As far as real world gas mileage, one just has to review the Honda problems and mileage posts on this very forum. You're personal experience is different. I get 25 mpg on my DCX CG SXT with 3.8 V6 on trips and it's not broken in yet, around town 22 mpg, and towing my 3500 lb coleman popup/tent rv with van loaded I get 18 mpg.
#4327 of 7485 Re: GC SXT safer van for the kids than the Ody EX-L [dennisctc]
Aug 23, 2005 (6:01 am)
My Saab 96 had a "safety cage" far better than the golf's many years earlier.
It's called "Progress", i'm sure the 2005 Golfs have a better structure than a 96 Saab too.
1) The "96" was the model number. Mine was from 1968.
2) And no... they don't. Those Saabs were built incredibly tough.
It was the only street model I was aware of at the time that didn't need to add a roll-cage in order to qualify for offroad rally races (maybe the Audi).
#4328 of 7485 Re: My 2 cents [dennisctc]
Aug 23, 2005 (6:20 am)
Agree. People who says Ody drives like a Bimmer never driven a Bimmer before.
#4329 of 7485 Re: GC SXT safer van for the kids than the Ody EX-L [frodob]
Aug 23, 2005 (6:27 am)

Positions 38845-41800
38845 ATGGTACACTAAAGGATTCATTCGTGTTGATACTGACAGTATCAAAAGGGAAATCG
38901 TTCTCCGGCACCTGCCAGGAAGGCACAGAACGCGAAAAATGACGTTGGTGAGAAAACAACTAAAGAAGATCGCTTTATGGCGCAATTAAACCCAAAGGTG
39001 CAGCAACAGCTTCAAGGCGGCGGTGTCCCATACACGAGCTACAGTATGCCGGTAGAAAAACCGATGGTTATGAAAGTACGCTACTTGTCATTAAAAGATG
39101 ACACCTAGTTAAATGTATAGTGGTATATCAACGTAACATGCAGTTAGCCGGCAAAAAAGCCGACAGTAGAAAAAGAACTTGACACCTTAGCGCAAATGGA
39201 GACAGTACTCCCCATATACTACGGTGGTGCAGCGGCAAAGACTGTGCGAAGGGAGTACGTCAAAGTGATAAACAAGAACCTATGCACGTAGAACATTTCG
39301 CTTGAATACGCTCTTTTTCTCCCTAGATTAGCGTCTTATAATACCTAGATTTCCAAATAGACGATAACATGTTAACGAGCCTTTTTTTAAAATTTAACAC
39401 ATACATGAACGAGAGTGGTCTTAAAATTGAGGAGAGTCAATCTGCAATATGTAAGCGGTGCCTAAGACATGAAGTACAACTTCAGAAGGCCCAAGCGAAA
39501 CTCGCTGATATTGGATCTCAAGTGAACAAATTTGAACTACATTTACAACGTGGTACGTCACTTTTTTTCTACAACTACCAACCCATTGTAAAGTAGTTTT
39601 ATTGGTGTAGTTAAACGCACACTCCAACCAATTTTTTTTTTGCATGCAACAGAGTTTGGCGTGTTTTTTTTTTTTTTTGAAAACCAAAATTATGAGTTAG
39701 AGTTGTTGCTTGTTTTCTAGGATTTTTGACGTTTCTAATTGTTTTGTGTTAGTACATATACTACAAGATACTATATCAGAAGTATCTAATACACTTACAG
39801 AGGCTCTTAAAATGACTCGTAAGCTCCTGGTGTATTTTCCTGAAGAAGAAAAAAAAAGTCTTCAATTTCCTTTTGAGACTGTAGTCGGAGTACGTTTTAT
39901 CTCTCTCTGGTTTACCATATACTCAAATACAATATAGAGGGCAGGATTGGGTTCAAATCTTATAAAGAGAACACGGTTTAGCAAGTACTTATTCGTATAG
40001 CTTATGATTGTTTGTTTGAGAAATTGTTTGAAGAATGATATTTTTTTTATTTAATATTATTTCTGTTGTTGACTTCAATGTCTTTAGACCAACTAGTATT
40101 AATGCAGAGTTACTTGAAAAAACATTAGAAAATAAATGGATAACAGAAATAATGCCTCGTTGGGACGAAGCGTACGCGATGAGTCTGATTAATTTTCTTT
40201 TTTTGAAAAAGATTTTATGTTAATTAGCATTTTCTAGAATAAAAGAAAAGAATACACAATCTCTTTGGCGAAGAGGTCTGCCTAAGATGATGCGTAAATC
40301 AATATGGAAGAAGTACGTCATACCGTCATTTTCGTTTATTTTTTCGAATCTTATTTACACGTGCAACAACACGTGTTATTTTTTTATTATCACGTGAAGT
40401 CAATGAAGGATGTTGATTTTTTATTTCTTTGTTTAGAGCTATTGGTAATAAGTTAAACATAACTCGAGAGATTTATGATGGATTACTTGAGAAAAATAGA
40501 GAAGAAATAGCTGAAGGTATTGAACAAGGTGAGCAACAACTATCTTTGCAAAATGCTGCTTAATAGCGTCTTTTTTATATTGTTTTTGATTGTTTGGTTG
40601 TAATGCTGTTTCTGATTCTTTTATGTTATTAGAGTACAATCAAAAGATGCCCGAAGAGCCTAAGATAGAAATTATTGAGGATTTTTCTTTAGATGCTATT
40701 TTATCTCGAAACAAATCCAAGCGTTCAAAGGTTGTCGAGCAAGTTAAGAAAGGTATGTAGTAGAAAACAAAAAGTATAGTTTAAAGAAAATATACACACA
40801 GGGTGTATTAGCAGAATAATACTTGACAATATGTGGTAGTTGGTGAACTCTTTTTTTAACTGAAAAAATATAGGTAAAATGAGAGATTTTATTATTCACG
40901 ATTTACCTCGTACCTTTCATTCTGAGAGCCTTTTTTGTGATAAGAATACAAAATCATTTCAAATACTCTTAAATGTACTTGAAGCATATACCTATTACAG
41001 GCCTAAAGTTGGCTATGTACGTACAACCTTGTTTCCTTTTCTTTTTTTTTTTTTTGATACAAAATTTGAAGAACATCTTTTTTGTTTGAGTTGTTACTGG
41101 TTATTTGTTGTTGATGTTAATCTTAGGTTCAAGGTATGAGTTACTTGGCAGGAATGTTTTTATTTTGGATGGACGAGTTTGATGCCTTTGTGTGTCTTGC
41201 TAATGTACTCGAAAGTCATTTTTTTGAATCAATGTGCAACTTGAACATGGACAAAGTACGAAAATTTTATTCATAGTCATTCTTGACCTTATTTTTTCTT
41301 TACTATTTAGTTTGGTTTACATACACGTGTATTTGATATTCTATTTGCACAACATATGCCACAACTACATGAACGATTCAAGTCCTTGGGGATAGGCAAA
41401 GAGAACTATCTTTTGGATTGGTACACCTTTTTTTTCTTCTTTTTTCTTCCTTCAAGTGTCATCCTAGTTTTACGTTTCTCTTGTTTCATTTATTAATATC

All SAABs, at least the one's I've owned prior to the GM acquistion, were built like tanks. From the SAAB 92-series (again, these are model numbers, not the year of manufacture), 93-series (both the Inline 3-cylinder 2-stroke & later with the Ford Taunus V4), 96-series (again with the Ford Taunus V4), the 99-series (with the Triumph-built Inline 4 & later with the SAAB Inline SOHC 4), on to the Classic 900-series (with the SAAB Inline 4 - both SOHC and DOHC) - all were exceptionally structurally strong vehicles with rollover protection not found in most cars of today. Early Volvo's were also unbelievably strong from a structural (and, engine) perspective. In fact, late '60s Volvo ads depicted a number of Volvos stacked on top of each other with no roof deformation, including the Volvo on the bottom. The Swedes know how to build tough vehicles.